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Inside tiger country

You may not spot a tiger as you drive into the big cat territory in Uttarakhand, but sights of the Kumaon alone will make your day.

india Updated: Apr 07, 2010 01:08 IST
Tanushree Podder

Three days ago, my kitchen garden in Pithoragarh, Uttaranchal was graced by the visit of a tiger. Maybe it is a vegetarian, joked the hubby while studying the big cat’s pug marks.

The very same evening, we heard that the tiger had been sighted at the golf course and had even killed a calf in a nearby village. We noticed that the street dogs had disappeared from the lanes in the past few days. Finally, we received the dreaded news. The tiger had turned man-eater. It had picked up a seven-year-old girl from the nearby village.

Glimpse of Kumaon
Our guests, who had just arrived from the plains, were noticeably excited. They wanted to see the tiger. Tall order, that! I wondered how I could possibly help them sight the man-eater. But I could certainly take them through the Champawat region that has figured in the stories of Jim Corbett.

There are several places to visit in this region and each has its own distinct charm. So even a two-day driving trip around spots in this region makes for a nice holiday in the hills. We started from Pithoragarh and drove through Lohaghat, Mayawati, Abbot Mount and Chandak before ending our trip at the Askot Sanctuary. We may have missed a close encounter with a man-eating tiger but the beautiful hills of Kumaon certainly made our day.

The hills of Kumaon are famous for big cats. In the first decade of the twentieth century, Jim Corbett came to this region to hunt man-eating tigers. In fact, the book Man Eaters of Kumaon begins with a story set in the forested hills of Champawat. For years, Corbett had roamed in the forests of Kumaon, savouring the beauty of the region, the hospitality of the simple hill folks and confronting the man-eaters.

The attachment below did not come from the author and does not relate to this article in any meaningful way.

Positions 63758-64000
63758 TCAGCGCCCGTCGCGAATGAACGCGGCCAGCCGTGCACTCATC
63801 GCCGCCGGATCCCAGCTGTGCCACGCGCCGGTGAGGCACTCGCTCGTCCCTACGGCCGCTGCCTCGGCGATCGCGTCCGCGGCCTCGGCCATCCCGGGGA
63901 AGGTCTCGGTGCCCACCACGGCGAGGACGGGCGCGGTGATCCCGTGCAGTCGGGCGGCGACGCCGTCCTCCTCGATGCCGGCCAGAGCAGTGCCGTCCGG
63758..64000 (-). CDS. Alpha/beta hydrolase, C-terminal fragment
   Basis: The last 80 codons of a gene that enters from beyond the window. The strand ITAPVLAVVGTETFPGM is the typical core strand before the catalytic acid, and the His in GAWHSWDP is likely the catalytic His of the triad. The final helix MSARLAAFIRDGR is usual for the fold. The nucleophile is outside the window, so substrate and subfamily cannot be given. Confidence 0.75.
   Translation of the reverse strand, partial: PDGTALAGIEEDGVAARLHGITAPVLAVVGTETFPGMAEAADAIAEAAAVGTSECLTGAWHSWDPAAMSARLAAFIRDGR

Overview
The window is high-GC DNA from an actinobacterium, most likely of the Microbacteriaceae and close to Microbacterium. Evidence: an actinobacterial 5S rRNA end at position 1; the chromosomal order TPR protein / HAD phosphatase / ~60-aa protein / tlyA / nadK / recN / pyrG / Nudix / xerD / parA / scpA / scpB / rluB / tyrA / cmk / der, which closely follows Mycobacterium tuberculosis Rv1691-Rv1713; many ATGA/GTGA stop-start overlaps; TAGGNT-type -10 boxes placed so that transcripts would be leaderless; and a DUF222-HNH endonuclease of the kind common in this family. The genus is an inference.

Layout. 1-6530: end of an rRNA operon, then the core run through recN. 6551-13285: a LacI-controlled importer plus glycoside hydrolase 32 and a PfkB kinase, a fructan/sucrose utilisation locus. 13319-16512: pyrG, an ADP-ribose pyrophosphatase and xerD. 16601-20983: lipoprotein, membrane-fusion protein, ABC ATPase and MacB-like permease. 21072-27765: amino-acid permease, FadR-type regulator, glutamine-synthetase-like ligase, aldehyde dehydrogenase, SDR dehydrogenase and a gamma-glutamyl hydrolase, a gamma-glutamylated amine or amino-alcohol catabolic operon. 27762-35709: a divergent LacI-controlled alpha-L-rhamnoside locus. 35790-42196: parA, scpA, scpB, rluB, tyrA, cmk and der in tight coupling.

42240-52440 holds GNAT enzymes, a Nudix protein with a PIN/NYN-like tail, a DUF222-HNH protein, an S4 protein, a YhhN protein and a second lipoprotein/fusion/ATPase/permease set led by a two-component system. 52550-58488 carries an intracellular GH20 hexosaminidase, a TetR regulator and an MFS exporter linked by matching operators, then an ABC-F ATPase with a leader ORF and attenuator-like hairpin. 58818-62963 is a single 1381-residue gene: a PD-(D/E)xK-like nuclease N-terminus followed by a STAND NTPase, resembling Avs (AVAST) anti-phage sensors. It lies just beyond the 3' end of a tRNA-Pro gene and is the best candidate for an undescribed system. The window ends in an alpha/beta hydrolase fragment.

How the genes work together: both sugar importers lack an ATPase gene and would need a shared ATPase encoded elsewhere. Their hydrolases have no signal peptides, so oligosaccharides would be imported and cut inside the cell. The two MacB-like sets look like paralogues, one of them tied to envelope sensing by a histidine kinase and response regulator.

Setting out before sunrise, the first stop of our journey was Lohaghat. We journeyed through the undulating roads flanked by deep bowls of greenery. As we wound our way down to Lohaghat, the quaint little town on the banks of river Lohawati, we marvelled at the unspoilt beauty of nature around us. Lohaghat is a dusty and nondescript place. But you have to traverse breathtaking landscapes and terraced fields, which cover the valley to get to the town. It is also perfect for those with a yen for outdoor adventure as Lohaghat has a number of trekking trails, too.

The Askot Sanctuary stands at a height of 5,412 feet and is popular among wildlife enthusiasts and nature lovers. Although it is supposed to house snow leopards and Himalayan black bears, we didn’t come across any. The Askot Musk Deer Sanctuary is also close by. We did manage to catch glimpses of some deer, and a whole lot of exotic birds.

Abbot Mount
Abbot Mount is a few kilometres uphill on the Marorakhan turn off the Lohaghat road. Clouds floated over and settled down on the road and we drove right through them. After this exhilarating experience, we reached the second highest cricket pitch on earth. The sprawling cottages that surrounded the ground were deserted too, with not a human voice or movement.

We chose to stay the night at Mount Abbot and woke up to a melodious orchestra of bird song the next morning. It was almost noon by the time we could tear ourselves away from the place.